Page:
Showing posts from 2020

19th February: Reflections: Under the weather!

Long-billed Dowitcher at RSPB Lodmoor in Weymouth - January 2012 - the sort of vagrant from the USA that can arrive in Dorset in exceptional weather conditions
When I started ‘birding’ it did not take long to understand that the weather was an important factor in determining what one might see at each part of the year; some birds fly south for the winter whilst others come to us for the winter months from much further north. We call this ‘migration’! 
What took some time to work out is that things are more complicated and that the weather is a major influence on the lives of all birds, not just swallows and Brent geese. Looking back I find it ridiculous that it took time to find this out! After all, birds can fly and birds need to eat so birds will constantly move to find available food supplies if the weather makes feeding impossible where they are. When the going gets tough all birds get going, not just those we associate with long distance migration.
This is clearly evident if you spe…

30th January 2020: Reflections: Tick or Freak?

The Canada goose - introduced in to parks in Britain so definitely 'plastic'? Reviewing tweets for nature sightings in Dorset each day to add to my Nature of Dorset database I detect that some birds are treated with a degree of disdain by experienced birders who consider them to be, amongst other printable adjectives, “plastic”. In other words, they are not real birds, they are not real ticks for a list.
I want to say at the outset that I have no problem with birders keeping lists; it is what birders do and is part of the excitement of bird watching and, whilst I have never been a lister myself, I can understand the motivation behind it. My reflections here are whether these “plastics” should be included in records, in particular, should I include them in the Nature of Dorset database.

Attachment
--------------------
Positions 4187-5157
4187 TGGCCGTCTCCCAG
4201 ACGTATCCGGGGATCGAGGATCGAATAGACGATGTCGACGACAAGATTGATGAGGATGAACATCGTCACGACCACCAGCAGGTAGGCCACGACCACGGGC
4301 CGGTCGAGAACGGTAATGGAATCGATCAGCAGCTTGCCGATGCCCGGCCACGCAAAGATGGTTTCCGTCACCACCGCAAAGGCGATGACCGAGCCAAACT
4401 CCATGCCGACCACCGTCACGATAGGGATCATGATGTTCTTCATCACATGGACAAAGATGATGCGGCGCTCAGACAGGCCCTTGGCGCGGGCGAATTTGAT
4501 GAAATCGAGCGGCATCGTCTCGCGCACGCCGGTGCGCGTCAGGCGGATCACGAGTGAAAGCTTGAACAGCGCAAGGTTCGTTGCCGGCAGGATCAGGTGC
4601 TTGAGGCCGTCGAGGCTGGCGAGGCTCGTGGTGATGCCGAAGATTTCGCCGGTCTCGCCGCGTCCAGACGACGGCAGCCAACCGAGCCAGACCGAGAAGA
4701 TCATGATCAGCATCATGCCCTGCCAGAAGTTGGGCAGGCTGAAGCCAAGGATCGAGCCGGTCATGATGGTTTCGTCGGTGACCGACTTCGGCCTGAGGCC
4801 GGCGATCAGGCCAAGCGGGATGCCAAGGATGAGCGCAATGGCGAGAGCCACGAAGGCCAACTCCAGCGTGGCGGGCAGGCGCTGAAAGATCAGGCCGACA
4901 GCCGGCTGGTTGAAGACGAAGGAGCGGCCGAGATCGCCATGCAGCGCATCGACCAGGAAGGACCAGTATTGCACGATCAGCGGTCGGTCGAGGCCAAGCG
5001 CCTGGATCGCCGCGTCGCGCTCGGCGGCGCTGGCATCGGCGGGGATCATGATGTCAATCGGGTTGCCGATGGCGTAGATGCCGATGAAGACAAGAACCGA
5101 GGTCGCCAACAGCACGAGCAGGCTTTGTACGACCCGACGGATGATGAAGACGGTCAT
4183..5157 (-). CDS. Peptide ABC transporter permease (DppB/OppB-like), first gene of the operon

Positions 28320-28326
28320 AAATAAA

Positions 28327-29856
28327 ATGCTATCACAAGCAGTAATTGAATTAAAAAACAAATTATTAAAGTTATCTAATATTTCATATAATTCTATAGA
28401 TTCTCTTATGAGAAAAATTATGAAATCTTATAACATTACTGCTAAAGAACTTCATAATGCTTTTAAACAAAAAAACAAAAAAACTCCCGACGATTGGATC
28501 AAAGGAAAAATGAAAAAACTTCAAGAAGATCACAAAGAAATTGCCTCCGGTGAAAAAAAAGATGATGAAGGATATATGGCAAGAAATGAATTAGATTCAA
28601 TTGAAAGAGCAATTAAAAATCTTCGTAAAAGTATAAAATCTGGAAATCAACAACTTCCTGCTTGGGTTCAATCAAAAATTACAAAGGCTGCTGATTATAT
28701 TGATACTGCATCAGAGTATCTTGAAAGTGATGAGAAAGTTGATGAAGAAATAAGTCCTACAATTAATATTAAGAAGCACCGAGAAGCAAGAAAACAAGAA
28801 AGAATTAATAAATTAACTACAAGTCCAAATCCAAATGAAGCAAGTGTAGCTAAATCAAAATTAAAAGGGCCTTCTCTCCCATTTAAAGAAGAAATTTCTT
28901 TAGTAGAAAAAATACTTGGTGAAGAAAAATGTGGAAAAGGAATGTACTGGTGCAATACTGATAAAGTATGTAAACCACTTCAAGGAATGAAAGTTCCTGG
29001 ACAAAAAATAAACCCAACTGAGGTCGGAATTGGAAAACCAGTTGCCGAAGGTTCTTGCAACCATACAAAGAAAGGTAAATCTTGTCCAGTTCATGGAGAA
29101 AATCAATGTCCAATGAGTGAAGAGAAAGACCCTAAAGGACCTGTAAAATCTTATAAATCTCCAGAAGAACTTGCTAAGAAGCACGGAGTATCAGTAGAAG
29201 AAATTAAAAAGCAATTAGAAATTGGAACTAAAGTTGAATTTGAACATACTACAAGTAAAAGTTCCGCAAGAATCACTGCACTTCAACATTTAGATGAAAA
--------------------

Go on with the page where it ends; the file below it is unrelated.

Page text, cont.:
I would suggest that there are three categories of “plastics”; releases, reintroductions and escapes. What qualifies a bird to be included in one of these categories is a moot point.
Releases are th…

Reflections: A Winter Warbler Land

The presence of a blackcap feeding on fat balls in our garden today set me thinking about why there seem to be so many being recorded this winter. Along with chiffchaff rarely a day goes by without reports of these two warblers that in general you would expect to be in Africa by now.
When I first got interested in nature back in the 1970’s the issue of why most blackcap and chiffchaff migrated south for the winter while some chose to remain here was the subject of some speculation. I remember that one theory was that the rise in the popularity of feeding birds in gardens meant there was an increasingly adequate food supply for these species and there was no need for them to risk life and limb making the perilous journey south.
After a lot of research we seem to be far wiser now and have established that the birds we see here in winter are not the same ones that spend the summer here. Our summer birds do migrate south and are replaced by incoming birds from north-eastern Europe, especial…